Starting today, ISPs must display labels with price, speeds, and data caps

A Comcast service van seen from behind.

Getty Images | Smith Collection/Gado

A sample consumer label for home Internet service.
Enlarge / A sample consumer label for home Internet service.


Starting today, home Internet and mobile broadband providers in the US are required to display consumer labels with information on prices, speeds, and data allowances.

“Today’s nationwide launch of the Broadband Consumer Labels means internet service providers are now required to display consumer-friendly labels at the point of sale,” the Federal Communications Commission said. “Labels are required for all standalone home or fixed Internet service or mobile broadband plans. Providers must display the label—not simply an icon or link to the label—in close proximity to an associated plan’s advertisement.”

The labels are required now for providers with at least 100,000 subscribers, while ISPs with fewer customers have until October 10, 2024, to comply. “If a provider is not displaying their labels or has posted inaccurate information about its fees or service plans, consumers can file a complaint with the FCC Consumer Complaint Center,” an agency webpage says.

The October 10 date will also bring an additional requirement that providers “make the labels machine-readable to enable third parties to more easily collect and aggregate data for the purpose of creating comparison-shopping tools for consumers,” the FCC said.

What to look for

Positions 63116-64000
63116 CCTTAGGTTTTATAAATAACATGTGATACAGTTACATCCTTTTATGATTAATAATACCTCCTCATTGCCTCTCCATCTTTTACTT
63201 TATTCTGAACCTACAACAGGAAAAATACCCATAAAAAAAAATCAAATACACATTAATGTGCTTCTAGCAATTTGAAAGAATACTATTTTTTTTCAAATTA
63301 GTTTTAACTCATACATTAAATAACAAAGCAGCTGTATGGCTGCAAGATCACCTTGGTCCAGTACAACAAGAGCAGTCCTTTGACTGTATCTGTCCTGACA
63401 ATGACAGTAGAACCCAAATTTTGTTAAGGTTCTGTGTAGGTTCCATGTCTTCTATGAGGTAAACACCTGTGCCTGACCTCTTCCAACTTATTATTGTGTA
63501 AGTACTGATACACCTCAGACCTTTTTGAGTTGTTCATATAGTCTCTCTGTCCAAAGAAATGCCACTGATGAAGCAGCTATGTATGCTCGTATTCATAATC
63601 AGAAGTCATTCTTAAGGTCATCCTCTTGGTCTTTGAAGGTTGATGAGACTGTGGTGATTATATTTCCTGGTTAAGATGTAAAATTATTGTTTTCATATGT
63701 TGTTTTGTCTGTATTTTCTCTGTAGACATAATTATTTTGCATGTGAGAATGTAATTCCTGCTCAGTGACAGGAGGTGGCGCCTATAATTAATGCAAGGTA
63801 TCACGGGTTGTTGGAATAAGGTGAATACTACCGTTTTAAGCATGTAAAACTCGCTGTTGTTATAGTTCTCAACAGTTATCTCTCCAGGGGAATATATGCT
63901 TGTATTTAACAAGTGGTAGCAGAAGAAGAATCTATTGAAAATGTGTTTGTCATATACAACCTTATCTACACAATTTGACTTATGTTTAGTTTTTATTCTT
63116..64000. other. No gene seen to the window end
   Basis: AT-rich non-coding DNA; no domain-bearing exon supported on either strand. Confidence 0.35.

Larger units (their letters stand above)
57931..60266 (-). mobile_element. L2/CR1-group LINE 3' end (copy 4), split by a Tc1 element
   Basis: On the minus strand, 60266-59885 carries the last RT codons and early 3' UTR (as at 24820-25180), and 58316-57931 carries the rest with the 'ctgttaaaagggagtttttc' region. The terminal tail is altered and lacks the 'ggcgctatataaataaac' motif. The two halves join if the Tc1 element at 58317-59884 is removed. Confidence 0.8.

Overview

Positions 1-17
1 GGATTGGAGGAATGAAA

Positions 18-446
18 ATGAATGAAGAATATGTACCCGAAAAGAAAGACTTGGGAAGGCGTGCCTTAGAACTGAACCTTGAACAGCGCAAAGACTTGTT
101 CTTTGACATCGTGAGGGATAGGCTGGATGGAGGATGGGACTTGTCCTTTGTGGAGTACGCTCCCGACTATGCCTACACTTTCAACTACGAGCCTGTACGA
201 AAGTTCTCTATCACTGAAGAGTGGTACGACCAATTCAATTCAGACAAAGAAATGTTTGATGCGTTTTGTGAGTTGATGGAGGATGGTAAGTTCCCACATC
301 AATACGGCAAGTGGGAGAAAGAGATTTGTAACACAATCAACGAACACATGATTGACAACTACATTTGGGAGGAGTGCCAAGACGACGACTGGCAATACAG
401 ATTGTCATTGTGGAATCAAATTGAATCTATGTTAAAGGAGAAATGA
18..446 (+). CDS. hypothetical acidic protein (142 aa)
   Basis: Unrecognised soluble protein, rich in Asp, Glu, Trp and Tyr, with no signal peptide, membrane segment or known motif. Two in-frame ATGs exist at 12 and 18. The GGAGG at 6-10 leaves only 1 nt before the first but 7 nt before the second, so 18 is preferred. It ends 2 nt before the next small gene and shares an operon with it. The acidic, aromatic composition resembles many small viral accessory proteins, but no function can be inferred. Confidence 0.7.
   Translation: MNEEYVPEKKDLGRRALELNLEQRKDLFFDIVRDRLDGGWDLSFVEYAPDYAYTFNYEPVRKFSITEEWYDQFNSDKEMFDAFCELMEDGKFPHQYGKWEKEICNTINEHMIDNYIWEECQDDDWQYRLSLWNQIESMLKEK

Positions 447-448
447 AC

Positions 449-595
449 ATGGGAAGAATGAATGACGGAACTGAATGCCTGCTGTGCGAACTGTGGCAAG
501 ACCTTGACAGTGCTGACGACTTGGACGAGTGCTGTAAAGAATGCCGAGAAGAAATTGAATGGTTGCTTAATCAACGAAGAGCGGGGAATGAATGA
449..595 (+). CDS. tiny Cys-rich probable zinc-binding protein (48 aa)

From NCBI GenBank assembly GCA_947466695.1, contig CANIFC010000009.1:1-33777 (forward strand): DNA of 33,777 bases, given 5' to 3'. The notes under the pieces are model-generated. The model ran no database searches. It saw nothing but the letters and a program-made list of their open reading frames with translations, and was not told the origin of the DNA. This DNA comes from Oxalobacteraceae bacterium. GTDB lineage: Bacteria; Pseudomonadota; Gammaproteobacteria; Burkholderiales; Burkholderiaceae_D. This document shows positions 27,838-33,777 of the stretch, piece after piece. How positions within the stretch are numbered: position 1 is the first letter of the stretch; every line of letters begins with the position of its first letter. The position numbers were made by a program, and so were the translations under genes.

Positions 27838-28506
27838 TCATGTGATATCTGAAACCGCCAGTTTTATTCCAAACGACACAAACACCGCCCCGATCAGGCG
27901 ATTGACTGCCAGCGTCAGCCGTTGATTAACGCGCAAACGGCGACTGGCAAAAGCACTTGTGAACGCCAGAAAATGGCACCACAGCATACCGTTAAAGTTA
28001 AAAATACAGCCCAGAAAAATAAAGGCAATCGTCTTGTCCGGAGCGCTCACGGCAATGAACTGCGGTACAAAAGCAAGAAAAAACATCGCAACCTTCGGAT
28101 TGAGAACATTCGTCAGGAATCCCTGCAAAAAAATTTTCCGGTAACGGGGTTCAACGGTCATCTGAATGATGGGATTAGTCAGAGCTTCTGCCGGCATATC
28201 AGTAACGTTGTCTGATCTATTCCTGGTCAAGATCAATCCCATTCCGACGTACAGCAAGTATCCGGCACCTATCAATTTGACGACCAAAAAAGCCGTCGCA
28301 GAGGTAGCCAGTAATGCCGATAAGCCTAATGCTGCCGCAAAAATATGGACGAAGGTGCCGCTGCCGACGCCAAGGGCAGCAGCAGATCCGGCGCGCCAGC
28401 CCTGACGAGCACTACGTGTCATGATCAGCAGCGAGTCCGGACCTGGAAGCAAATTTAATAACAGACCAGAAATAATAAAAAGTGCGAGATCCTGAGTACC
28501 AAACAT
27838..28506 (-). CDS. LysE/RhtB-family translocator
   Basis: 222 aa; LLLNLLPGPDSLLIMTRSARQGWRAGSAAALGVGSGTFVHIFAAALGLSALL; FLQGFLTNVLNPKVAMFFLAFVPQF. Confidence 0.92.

The FCC issued a consumer advisory telling broadband users what to look for in the labels. Labels should include the monthly price, state whether it is an introductory rate, the amount of time that an introductory rate applies, and the price after any introductory rate expires. The labels must include any additional monthly charges, one-time fees, early termination fees, and taxes.

Speed information should include typical download speed, upload speed, and latency. For data caps, the labels should state how much data is included with the monthly price and how much consumers have to pay for additional usage.

Labels should also include links to information on discounts and service bundles, network management practices, and privacy policies.

ISPs complained, but now comply

The FCC was required to implement broadband label rules in a 2021 law passed by Congress, and the agency approved the label rules in November 2022. The rules didn’t take effect until now in part because they were subject to a federal Office of Management and Budget (OMB) review under requirements in the US Paperwork Reduction Act.

Comcast and other ISPs complained that listing every monthly fee would be too difficult, but the FCC rejected the industry’s petition to weaken the rules. Big ISPs appear to be complying with the rules so far.

Comcast set up a webpage where you can enter your address to find broadband labels for each speed tier. You can also see the Comcast labels by adding a broadband plan to your cart using the company’s standard checkout process.

We confirmed today that broadband labels are being displayed by AT&T, Verizon, T-Mobile, and Charter Spectrum on their checkout pages. Google Fiber got things rolling early by launching its labels in October 2023.

In addition to the broadband labels, the FCC is forcing TV providers to advertise “all-in” prices instead of using hidden fees to conceal the full cost of video service. The FCC voted to adopt the TV price rule last month, but it is subject to a Paperwork Reduction Act review before it can take effect.

Source link

About The Author

Scroll to Top